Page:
Sergey Terpigorev

From Wikipedia, the free encyclopedia
Jump to: navigation, search
Sergey Terpigorev
Sergey Terpigorev.jpg
Born (1841-05-24)May 24, 1841
Tambov Governorate, Russian Empire
Died June 25, 1895(1895-06-25) (aged 54)
St Petersburg, Russian Empire

Sergey Nikolayevich Terpigorev (Russian: Серге́й Никола́евич Терпиго́рев; May 24, 1841 – June 25, 1895) was a Russian writer.


Terpigorev was born on May 24, 1841, in the village of Nikolsky in the Usmansky District of Tambov Governorate (now Dobrinsky District, Lipetsk Oblast) into an impoverished noble family. He attended grammar school, and in 1861-62, studied at Saint Petersburg State University. For his involvement in student unrest he was exiled and sent to the family estate of his mother, where he lived for five years under police surveillance.

During this period he decided to gather material for essays on social topics. He sent them to the magazine Russian Word (Russkoye Slovo) and the St. Petersburg newspaper The Voice (Golos). These essays denounced fraud and embezzlement, and showed the hard life of the common people.

In 1867, when his term of exile ended, Terpigorev again went to St. Petersburg. He published a series of essays on life in the steppe in the popular magazine Notes of the Fatherland, which he signed with the pseudonym "Sergey Atava". In these essays he commented on the poor state of affairs after the Emancipation reform of 1861.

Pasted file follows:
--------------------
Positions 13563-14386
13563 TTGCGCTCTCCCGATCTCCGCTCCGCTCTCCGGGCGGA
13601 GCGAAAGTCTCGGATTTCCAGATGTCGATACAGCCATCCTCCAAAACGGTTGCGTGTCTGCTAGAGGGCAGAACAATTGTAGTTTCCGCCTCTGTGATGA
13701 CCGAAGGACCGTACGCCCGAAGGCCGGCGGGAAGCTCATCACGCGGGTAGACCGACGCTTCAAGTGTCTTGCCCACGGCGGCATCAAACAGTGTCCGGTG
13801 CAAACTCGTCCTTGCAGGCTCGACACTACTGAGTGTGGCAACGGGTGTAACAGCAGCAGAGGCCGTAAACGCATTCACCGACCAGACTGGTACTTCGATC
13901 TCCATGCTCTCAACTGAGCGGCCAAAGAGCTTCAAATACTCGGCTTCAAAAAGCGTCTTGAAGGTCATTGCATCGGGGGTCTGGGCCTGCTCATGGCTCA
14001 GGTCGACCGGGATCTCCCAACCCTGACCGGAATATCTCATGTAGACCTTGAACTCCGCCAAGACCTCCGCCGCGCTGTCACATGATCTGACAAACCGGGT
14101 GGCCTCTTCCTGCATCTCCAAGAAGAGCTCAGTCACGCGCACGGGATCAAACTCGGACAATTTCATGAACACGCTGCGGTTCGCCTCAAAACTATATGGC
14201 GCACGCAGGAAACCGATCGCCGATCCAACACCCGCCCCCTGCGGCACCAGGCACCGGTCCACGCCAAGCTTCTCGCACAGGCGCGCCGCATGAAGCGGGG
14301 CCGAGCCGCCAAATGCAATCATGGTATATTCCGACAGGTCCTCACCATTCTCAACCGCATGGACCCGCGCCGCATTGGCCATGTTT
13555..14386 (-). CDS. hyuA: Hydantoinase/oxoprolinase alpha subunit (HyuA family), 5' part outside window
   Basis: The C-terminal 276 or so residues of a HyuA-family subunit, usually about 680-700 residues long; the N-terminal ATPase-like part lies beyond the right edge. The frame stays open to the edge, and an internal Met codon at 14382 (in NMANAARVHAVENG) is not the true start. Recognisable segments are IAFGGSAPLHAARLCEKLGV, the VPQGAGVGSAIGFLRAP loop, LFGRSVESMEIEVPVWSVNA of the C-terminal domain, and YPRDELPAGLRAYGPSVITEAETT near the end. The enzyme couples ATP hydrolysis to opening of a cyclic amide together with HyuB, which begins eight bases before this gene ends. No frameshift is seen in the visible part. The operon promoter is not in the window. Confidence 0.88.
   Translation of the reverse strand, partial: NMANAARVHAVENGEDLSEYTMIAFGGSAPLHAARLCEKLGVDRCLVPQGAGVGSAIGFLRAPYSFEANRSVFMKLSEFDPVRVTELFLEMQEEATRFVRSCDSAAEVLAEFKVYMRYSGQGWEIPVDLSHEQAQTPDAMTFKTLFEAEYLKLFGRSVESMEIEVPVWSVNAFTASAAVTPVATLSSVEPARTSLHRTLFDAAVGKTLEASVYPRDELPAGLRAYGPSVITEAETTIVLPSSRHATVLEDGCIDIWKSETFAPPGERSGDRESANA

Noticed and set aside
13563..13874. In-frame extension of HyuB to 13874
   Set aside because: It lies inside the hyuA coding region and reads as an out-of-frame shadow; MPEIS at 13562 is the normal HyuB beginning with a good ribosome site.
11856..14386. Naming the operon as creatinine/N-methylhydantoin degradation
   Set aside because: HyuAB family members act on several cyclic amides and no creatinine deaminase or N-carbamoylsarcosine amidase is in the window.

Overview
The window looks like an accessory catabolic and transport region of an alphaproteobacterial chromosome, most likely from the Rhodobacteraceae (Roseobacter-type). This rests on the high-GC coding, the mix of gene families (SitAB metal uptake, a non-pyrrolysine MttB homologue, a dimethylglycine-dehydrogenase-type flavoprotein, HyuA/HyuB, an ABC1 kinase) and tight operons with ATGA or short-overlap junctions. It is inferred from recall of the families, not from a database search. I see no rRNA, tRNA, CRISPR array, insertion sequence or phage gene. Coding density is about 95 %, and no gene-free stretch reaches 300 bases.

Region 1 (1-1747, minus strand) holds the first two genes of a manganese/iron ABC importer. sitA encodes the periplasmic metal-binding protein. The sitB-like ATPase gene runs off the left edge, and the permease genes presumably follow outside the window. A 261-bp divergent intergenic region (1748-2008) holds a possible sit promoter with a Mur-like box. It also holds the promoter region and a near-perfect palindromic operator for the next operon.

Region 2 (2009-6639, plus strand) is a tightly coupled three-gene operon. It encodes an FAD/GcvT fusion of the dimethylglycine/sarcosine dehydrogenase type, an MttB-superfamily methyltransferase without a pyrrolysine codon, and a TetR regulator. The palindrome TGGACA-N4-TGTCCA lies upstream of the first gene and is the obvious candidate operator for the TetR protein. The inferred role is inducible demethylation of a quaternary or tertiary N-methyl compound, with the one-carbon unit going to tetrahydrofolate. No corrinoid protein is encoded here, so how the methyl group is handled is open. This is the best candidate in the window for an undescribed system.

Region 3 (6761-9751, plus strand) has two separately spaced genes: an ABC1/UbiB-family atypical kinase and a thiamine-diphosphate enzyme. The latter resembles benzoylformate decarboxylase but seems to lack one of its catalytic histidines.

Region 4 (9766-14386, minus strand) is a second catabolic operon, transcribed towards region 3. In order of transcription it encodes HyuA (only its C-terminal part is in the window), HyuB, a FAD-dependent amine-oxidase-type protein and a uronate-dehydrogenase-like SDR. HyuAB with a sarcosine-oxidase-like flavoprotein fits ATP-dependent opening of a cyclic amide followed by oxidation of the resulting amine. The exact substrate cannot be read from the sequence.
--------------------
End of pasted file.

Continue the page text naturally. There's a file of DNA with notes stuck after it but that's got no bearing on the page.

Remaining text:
In January 1880 he published a series of essays about poverty in Notes of the Fatherland. He then published Disturbed Shadows, a collection of essays which brought him literary fame. Subsequent collections included The Yellow Book (Uzorochnaya Pestryad) and Historical Stories and Memories.

In his later years he worked on his novel The Ice Broke, but was unable to finish it. He died in St. Petersburg on June 25, 1895.